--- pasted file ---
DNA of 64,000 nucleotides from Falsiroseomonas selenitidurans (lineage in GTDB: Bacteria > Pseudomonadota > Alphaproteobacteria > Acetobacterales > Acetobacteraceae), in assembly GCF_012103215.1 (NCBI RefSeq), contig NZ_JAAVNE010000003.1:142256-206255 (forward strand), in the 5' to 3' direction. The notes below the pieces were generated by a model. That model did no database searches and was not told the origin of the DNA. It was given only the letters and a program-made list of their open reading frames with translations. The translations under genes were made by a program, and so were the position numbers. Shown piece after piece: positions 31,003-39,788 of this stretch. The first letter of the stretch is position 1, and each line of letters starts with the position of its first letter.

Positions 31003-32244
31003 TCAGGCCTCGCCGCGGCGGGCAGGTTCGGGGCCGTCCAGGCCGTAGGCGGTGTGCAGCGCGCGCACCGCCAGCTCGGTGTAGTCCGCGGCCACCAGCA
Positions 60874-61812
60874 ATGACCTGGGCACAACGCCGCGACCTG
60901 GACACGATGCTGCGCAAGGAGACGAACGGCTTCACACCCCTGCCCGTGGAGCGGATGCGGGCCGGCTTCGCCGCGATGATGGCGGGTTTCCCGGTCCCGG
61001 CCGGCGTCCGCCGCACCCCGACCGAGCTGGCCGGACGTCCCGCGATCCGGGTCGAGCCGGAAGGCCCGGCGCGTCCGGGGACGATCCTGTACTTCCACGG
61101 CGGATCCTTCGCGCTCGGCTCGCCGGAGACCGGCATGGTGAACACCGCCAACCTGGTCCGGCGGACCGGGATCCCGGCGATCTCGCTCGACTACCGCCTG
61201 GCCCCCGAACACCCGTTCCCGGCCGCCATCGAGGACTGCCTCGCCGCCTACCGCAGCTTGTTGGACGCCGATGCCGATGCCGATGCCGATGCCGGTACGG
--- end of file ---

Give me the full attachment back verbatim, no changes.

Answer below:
DNA of 64,000 nucleotides from Falsiroseomonas selenitidurans (lineage in GTDB: Bacteria > Pseudomonadota > Alphaproteobacteria > Acetobacterales > Acetobacteraceae), in assembly GCF_012103215.1 (NCBI RefSeq), contig NZ_JAAVNE010000003.1:142256-206255 (forward strand), in the 5' to 3' direction. The notes below the pieces were generated by a model. That model did no database searches and was not told the origin of the DNA. It was given only the letters and a program-made list of their open reading frames with translations. The translations under genes were made by a program, and so were the position numbers. Shown piece after piece: positions 31,003-39,788 of this stretch. The first letter of the stretch is position 1, and each line of letters starts with the position of its first letter.

Positions 31003-32244
31003 TCAGGCCTCGCCGCGGCGGGCAGGTTCGGGGCCGTCCAGGCCGTAGGCGGTGTGCAGCGCGCGCACCGCCAGCTCGGTGTAGTCCGCGGCCACCAGCA
Positions 60874-61812
60874 ATGACCTGGGCACAACGCCGCGACCTG
60901 GACACGATGCTGCGCAAGGAGACGAACGGCTTCACACCCCTGCCCGTGGAGCGGATGCGGGCCGGCTTCGCCGCGATGATGGCGGGTTTCCCGGTCCCGG
61001 CCGGCGTCCGCCGCACCCCGACCGAGCTGGCCGGACGTCCCGCGATCCGGGTCGAGCCGGAAGGCCCGGCGCGTCCGGGGACGATCCTGTACTTCCACGG
61101 CGGATCCTTCGCGCTCGGCTCGCCGGAGACCGGCATGGTGAACACCGCCAACCTGGTCCGGCGGACCGGGATCCCGGCGATCTCGCTCGACTACCGCCTG
61201 GCCCCCGAACACCCGTTCCCGGCCGCCATCGAGGACTGCCTCGCCGCCTACCGCAGCTTGTTGGACGCCGATGCCGATGCCGATGCCGATGCCGGTACGG